Great (rich) Auntie Frank returns to be feted by a bonanza of ‘Cheeeeeeeeeeeese! (Please)’ but once again the cat’s misapprehensions lead to anger, upset and a rather nasty stain after which pretty new kitty Lucinda is on hand to see Looshkin at his most Looshkin-y in ‘Thpthbtthhhhhhhhhhhhonk! (How Rude)’.

An escaped penguin incites a bout of thermostat-abuse in ‘Cold for this Time of Year (I Can’t Feel my Legs!)’ and a door-stepping political candidate falls foul of the cat’s anarchic soul and disguise skills in ‘Old Lady Looshkin (Wears Frilly Knick-knacks!)’ after which the cat excels himself in causing catastrophe by consulting Edwin’s satanic grimoire whilst organising Bear’s birthday surprise…

Another dial-a-pig delivery then brings the house down in ‘You Did It (You Finally Did It)’ but – following a pin-up celebrating ‘The Enddddd!’ – one last episode declares ‘This Episode: insert title here. Make it something funny about pigs or monkeys or bottoms. Frilly Pants? Frilly Pants are Funny.’ and reveals why it isn’t clever or pro-survival to put a deranged cat or paranoid toy bear in your luggage and smuggle them aboard a passenger plane…

Utterly loony and deliciously addictive, this fiendishly surreal glimpse at the insanity hardwired into certain cats (probably not yours, but still…) is another unruly and astoundingly ingenious romp from a modern master of the rebellious whimsy that is the very bedrock of British children’s humour.

Text and illustrations © Jamie Smart 2018. All rights reserved.
Looshkin will be released on 3rd May 2018 and is available for pre-order now.

Footrot Flats book 7


By Murray Ball (Orin Books)
ISSN: 0156-6172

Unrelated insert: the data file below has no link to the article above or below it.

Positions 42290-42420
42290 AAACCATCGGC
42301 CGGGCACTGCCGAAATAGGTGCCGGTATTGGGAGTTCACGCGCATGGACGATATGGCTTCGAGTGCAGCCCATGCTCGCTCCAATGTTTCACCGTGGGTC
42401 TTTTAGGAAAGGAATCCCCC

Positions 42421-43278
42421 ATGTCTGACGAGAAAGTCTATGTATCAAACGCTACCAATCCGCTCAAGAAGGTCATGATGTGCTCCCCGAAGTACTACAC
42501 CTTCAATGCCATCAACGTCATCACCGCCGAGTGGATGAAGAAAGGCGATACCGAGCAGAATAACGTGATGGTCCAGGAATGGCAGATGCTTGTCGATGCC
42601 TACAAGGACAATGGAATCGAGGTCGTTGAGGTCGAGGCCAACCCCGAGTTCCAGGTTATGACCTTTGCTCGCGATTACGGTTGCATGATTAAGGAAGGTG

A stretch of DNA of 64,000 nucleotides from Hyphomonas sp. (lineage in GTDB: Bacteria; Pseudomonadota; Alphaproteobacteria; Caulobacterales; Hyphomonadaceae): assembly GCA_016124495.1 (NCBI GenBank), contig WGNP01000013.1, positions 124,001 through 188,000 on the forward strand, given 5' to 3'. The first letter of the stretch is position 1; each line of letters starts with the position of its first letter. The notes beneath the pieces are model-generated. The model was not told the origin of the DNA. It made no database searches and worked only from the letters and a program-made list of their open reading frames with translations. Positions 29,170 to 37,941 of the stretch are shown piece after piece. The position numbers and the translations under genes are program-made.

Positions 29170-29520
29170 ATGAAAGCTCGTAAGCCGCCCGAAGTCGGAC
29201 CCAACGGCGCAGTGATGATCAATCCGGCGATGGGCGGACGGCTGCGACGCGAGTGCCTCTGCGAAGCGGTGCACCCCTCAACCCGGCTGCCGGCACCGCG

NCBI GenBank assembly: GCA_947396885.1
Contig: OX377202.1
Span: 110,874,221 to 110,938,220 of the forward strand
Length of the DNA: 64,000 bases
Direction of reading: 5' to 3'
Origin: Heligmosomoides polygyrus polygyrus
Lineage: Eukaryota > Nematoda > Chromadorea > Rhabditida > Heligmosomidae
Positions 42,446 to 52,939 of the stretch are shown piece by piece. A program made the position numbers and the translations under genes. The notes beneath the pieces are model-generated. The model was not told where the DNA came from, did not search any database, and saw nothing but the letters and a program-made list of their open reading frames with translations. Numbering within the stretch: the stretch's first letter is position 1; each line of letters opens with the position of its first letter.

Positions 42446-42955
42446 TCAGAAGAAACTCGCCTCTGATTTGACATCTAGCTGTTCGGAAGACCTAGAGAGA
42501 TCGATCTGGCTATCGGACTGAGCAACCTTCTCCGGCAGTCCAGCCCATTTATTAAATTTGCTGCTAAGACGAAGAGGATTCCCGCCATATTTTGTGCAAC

Once upon a time, Britain ran an Empire, and now we’ve found a more equitable station as just one of 53(ish) independent nations in a Commonwealth. This last fortnight we’ve celebrated that with our own sporting Games, then capped that by having Britain (notional head of the Commonwealth) insult every other member of the vast panoply of nations and cultures that we’ve befriended/exploited.

Some of those nations have always been handy with comebacks, rejoinders and cartoon salvos of their own, and whilst this particular item may not have the political venom of the creator’s earlier works, it more than makes up for it by being the absolute best comedy strip the Commonwealth has ever produced (and yes, I’m even including our very own The Perishers).

New Zealand’s greatest natural wonder and National Treasure is in fact a comic strip. Footrot Flats is one of the funniest ever created, designed as a practical antidote to idealistic pastoral fantasy and bucolic self-deception and concocted in 1975 by cartoonist and comics artist Murray Ball after returning to his New Zealand homeland from an extended work tour of the UK and other, lesser, climes.

The fantastical farm feature ran for a quarter of a century, appearing in newspapers on four continents until 1994 when Ball retired it, citing reasons as varied as the death of his own dog and the state of New Zealand politics. Such a success naturally spawned a multitude of merchandising material such as strip compendia, calendars and special editions released regularly from 1978 onwards.

Once Ball officially ceased the daily feature he began periodically releasing books of all-new material until 2000, with a net yield of 27 collections of the daily strip, 8 volumes of Sunday pages dubbed “Weekenders”, 5 pocket books and ancillary publications such as “school kits” aimed at younger fans and their harried parents.

There was a stage musical, a theme park and in 1986 a truly superb feature-length animated film. The Dog’s Tail Tale became New Zealand’s top-grossing film (and remained so until Peter Jackson started associating with Hobbits) – track it down on video or petition the BBC to show it again – it’s been decades, for Pete’s sake…

The well-travelled, extremely gifted and deeply dedicated Mr. Ball had originally moved to England in the early 1960s, becoming a cartoonist for Punch (producing Stanley the Palaeolithic Hero and All the King’s Comrades) as well as drawing numerous strips for DC Thompson and Fleetway and even concocting a regular political satire strip in Labour Weekly.

After marrying he returned to the Old Country and resettled in 1974 – but not to retire…